76ers

Larry Brown reflects on the practice rant and coaching Allen Iverson

Larry Brown reflects on the practice rant and coaching Allen Iverson

May 7 marks the 18th anniversary of Allen Iverson’s infamous practice rant. We’ve seen it a bunch and know a little of the background.

The Sixers had just been eliminated from the playoff by the Celtics. Iverson still was mourning the death of his best friend, Rahsaan Langford, and the murder trial had just begun.

Hours before Iverson started that press conference, he had a conversation with his coach, Larry Brown, at PCOM, where the team used to practice. As a guest on the Sixers Talk podcast, Brown shed some light on that conversation and where Iverson’s mind was.

Brown wasn’t aware of Iverson losing his friend but understands now how upset Iverson was given how fiercely loyal he is to those close to him. All Iverson wanted that day was a sign of loyalty from Brown and the Sixers.

I remember Allen missed a meeting. ... You have the meeting usually with your players after the season ends. You talk about what we did well, what we needed to do better, players tell me what I need to improve on. Allen didn’t show up. My recollection is I met Allen at the practice facility after he didn’t show up for the meeting and all he wanted to talk to me about was, ‘You’re not going to trade me, Coach. Please make sure you keep me here. I want to be here. I want to play in Philly. I love Philly. I don’t want to play anywhere else.’

“My conversation with him is, ‘Allen, you got to change. You’re the best player. Everybody follows you. If you could just spend more time working on your craft, and not just compete every game as hard as you possibly can, you can help us maybe take it to the next level. You’d be a great example, to me, for the younger kids and if they see you not doing all the right things, it’s very difficult for a coach to get the most out of his team.’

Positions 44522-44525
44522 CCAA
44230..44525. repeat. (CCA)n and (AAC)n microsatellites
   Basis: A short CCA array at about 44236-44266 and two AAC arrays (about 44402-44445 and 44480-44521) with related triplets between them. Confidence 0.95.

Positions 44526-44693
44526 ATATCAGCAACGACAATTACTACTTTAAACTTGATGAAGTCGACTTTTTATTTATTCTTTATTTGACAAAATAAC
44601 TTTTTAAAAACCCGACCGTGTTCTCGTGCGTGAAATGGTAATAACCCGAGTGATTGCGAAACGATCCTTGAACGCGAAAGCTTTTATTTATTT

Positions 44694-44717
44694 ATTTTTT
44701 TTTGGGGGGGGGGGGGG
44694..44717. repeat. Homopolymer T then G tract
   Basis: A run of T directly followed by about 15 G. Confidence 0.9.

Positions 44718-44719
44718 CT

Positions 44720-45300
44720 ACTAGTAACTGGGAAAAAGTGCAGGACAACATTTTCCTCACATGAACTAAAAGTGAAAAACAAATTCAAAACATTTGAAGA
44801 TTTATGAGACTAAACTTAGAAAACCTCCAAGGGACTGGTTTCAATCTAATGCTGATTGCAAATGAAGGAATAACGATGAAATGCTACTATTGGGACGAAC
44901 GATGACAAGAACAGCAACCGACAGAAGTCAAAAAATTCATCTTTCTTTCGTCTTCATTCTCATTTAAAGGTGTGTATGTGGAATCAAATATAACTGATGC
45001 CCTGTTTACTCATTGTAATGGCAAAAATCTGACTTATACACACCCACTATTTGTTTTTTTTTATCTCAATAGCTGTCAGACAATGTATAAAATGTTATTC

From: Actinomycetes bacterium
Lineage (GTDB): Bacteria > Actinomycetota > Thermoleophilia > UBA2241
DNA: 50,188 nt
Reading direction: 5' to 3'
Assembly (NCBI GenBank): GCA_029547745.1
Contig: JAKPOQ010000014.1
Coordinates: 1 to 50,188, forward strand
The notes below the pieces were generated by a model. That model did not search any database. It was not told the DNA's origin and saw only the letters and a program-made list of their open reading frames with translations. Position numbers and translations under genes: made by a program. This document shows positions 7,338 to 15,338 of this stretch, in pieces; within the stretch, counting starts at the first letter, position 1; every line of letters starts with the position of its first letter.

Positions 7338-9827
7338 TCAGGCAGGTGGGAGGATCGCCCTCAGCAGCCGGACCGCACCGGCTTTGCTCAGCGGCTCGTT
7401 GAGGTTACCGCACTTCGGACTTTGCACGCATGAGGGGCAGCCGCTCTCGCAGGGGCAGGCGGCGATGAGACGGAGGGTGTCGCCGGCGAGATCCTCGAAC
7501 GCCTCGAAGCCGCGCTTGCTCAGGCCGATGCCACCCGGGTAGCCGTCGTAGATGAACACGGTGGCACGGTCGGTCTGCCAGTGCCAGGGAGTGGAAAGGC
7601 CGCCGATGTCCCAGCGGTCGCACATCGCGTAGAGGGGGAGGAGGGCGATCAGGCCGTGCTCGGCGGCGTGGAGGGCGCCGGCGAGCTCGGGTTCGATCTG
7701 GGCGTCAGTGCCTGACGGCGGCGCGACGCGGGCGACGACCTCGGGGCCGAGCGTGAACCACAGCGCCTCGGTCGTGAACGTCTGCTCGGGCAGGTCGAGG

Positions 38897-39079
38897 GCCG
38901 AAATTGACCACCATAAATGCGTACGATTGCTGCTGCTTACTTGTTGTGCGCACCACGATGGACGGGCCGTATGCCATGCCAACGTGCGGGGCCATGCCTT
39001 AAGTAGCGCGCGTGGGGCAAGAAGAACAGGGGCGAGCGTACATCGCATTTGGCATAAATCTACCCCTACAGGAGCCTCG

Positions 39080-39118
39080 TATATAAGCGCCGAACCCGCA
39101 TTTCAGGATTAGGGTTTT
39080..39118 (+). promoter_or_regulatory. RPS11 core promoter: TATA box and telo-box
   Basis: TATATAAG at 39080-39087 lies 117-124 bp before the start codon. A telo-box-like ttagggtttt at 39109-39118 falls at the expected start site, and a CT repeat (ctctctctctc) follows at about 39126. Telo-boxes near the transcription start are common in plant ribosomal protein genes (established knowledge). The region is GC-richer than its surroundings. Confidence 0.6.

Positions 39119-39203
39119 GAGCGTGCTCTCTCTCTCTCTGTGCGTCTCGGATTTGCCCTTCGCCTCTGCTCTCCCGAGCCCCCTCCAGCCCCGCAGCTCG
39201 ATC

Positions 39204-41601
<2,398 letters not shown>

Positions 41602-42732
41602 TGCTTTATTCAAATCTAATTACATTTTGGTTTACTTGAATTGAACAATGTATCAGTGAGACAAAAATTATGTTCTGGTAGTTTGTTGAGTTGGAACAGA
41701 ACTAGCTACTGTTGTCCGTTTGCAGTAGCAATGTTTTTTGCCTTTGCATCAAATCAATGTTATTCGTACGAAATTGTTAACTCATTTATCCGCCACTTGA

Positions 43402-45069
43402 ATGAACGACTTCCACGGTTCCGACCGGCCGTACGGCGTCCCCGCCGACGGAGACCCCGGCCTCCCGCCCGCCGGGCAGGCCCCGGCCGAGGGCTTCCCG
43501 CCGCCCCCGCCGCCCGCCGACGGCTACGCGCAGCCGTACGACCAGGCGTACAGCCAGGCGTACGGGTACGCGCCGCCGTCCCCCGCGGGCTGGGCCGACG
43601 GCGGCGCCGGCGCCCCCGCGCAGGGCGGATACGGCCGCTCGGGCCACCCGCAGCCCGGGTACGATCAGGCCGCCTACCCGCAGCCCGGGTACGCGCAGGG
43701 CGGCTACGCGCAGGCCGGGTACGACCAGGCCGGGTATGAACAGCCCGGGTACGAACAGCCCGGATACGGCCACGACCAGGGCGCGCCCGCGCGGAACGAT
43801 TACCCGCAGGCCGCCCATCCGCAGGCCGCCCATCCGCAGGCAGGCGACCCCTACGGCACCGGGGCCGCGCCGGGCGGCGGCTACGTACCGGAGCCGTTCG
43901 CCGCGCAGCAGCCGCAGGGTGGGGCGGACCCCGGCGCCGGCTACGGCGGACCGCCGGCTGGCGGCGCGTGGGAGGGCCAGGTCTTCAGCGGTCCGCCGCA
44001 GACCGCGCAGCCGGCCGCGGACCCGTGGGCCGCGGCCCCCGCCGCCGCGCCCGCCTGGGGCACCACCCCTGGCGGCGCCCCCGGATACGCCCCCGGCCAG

“And he listened to me. He was real respectful, but he kept coming back, ‘Coach, please tell me I’m not gonna be traded.’ I told him that [he wasn’t going to be traded], because Billy [King] and I and Pat [Croce] had talked about it. And then there was like a three-hour gap between the press conference he was gonna have and the conversation I had with him. Now I can’t tell you what he was doing during those three hours, but … he wanted to hear from the people out there, ‘Hey Allen, Coach said he’s not gonna trade you, are you going to be here?’ and the first thing they asked him about was about practice. That set him off because his only thought about that press conference was, ‘Hey, I’m gonna be back here. I’m gonna be back with Coach. I’m gonna be back with my teammates I love and we’re gonna try to build on what we did before hopefully to make our team better.’

It’s no secret that Iverson and Brown had their ups and downs. Some of those negative moments played out in public.

Brown resigned in 2003, but there was always a mutual respect between the two. In fact, during that presser 18 year ago, Iverson referred to Brown as “the best coach in the world.” Iverson has countlessly thanked Brown for the impact he’s made on his career. He’s even admitted that he wished he listened to Brown a little more.

During Iverson’s jersey retirement ceremony in 2014, a video message from Brown played. One of the things Brown said was, “God put me there to coach you.” As he reflects back, Brown is grateful for that opportunity and the bond he built Iverson.

He made me a better coach. He made me a better person. I used to tell him all the time, as much as people loved and admired Magic [Johnson] and Larry [Bird] and Michael [Jordan] and Julius [Erving], Allen had his own group that admired him because most people could identify with him. He was barely 6-feet tall, 165 pounds. Nobody competed any harder, tried to win a ball game [any harder].